JohnP- I had actually read up on intermittent fasting several months ago. I must admit, I couldn't fully understand how it worked. It sounds simple enough but I guess the websites I was on were confusing me on the times to start and stop and different times on different days. The main reason I never tried it was because at the time I was running most mornings and not only did I need a small snack before hand, but I needed to eat after. Some mornings I was running between 5-7 miles and with in a hour or so I was starving! But I couldn't stomach a huge meal, so I'd eat something on the light side. And several hours later I'd eat a regular lunch. It didn't seem like intermittent fasting was compatable with running. Now I don't run as often because of the weather and shorter days. I got your PM and that did seem like something I could try. While I really love sweets, if they are not in the house, I'll just binge on carbs. Healthy ones at that. Cereal is actually a big one for me. Cheerios. I could eat a whole box. Thankfully, I'm too lazy to go to the store to get binge food. I've always been to lazy to go get what I want. I'll just make due with what's in the kitchen. And our kitchen is pretty free from junk, because of me and my history of eating all the crap in one sitting.
Unna- I would ahve to say that over the past 10 years, I have gotten better. A big part was that I REALIZED I had a problem. I spent so many years not even seeing my issue. I don't know how deep in the sand I had my head to not notice my binge starve cycles, but in the past few years, that became apparent. Then in the past year or so I started really seeing how deeply rooted and unstoppable the binges are (and occasionally the restriction phase) I had to admit to myself, although I didn't in the OP, that about 2 weeks leading up to my 3 day binge (I hope to stay binge free today) that I was restricting. I was supposed to keep my calories at 1355, which I know is a little too low for me. I notice that under 1450 I start to feel week and tired, and my runs get super crumby. I use an app to track my cals and honestly on many days I only ate between 1100 -1200 cals. I knew what I was doing, but I justified it because I wasn't hungry, and I really wasn't. I am a master of the low cal fill food combos. I can eat all day, and only actually take in like 1000 cals. I know there are ways to help this like adding olive oil on top of pasta, is a way to reach my daily calories, but not really increase the volume of food I'm taking in. But years ago, I'd restrict to like 500 cals a day, for weeks, then binge for weeks, so I guess the cycle is getting better, in the way that its not as severe and I am aware of it. When I restrict I usually have a reason. We are going away in a few weeks and I wanted to get into the next pant size down before we left. I do follow a patter. I seem to restrict (which may not be over restricting) during most of the month, then binge right before TOM. I think both play a part, because months that I'm not restricting TOM binging isn't as bad. It happens but not so severe.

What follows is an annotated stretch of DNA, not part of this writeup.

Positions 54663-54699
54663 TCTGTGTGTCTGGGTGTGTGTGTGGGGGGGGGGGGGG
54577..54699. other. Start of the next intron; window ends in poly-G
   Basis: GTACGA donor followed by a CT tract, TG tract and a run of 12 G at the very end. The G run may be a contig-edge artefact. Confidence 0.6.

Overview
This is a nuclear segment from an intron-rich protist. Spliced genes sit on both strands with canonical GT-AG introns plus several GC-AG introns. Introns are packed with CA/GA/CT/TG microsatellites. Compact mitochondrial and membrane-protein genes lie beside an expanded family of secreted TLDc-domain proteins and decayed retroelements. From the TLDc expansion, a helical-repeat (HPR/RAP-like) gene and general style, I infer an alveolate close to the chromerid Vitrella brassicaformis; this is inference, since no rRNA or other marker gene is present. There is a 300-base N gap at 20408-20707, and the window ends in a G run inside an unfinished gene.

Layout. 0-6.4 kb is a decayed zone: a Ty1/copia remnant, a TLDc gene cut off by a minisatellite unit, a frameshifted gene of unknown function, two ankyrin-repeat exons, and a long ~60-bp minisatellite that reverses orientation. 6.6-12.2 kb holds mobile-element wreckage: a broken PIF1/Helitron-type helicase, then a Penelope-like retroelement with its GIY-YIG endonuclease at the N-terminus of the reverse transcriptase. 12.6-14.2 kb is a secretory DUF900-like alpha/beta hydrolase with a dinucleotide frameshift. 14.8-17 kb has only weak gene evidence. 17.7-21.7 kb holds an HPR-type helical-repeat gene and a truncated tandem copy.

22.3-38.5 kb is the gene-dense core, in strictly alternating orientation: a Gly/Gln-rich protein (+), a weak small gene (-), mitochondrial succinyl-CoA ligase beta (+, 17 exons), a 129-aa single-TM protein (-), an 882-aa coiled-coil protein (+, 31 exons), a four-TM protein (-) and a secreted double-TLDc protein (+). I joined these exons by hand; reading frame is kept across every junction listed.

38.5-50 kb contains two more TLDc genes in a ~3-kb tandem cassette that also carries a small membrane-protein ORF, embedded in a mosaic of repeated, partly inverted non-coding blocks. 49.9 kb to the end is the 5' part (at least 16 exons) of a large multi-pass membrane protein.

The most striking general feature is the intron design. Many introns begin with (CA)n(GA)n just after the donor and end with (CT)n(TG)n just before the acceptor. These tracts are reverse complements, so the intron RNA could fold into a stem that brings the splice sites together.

Beach Patrol- It is worth it! :) I sometimes tell myself, "you don't have to do this. You can eat whatever you want, but then you just can't wear whatever you want"...I liken it to alcoholism. That there's a good chance I'll never be cured. I think I'm still in the acceptance stage. Actually, I used to smoke. I don't anymore, but I always want a cigarette. And once or twice a year, if I'm around smokers, I might have one. I wondr why I don't still smoke. Why I don't give in daily to smoking. I like it. I like smoking! But I chose not to based on the healthy risks. Why can't I do the same with food??
LeslieB - you know, I really have thought about going to group counciling for this. I see an individual therapist and its not helpful with the food issues, I think because I really have gained a lot of insight in recent years, and she actually said to me, that I know what's going on, I have insight into my food issues, and that there';s not much she can do it hte way of that. She recommended a food journal, but I know my triggers. I just dont give a hoot when I want to binge, I binge. There is a group that meets like 30 minutes from my home, but, and this is weird, I'm embarassed to go. I really ashamed. I don't want to put a face to my problems. On here, everyone just thinks it Marilyn Monroe that has all these food issues, but if I go to a group, people wll see ME. What if I run into a patient? I'm a nurse. What if I run into someone I know. Also, and this sounds silly, because I now have my weight undercontrol, I'm afraid people won't take me seriously. I'm not over weight, I'm not under weight. My body does not reflect the binge starve cycles I am trying to stop. So I feel like I will be dismissed.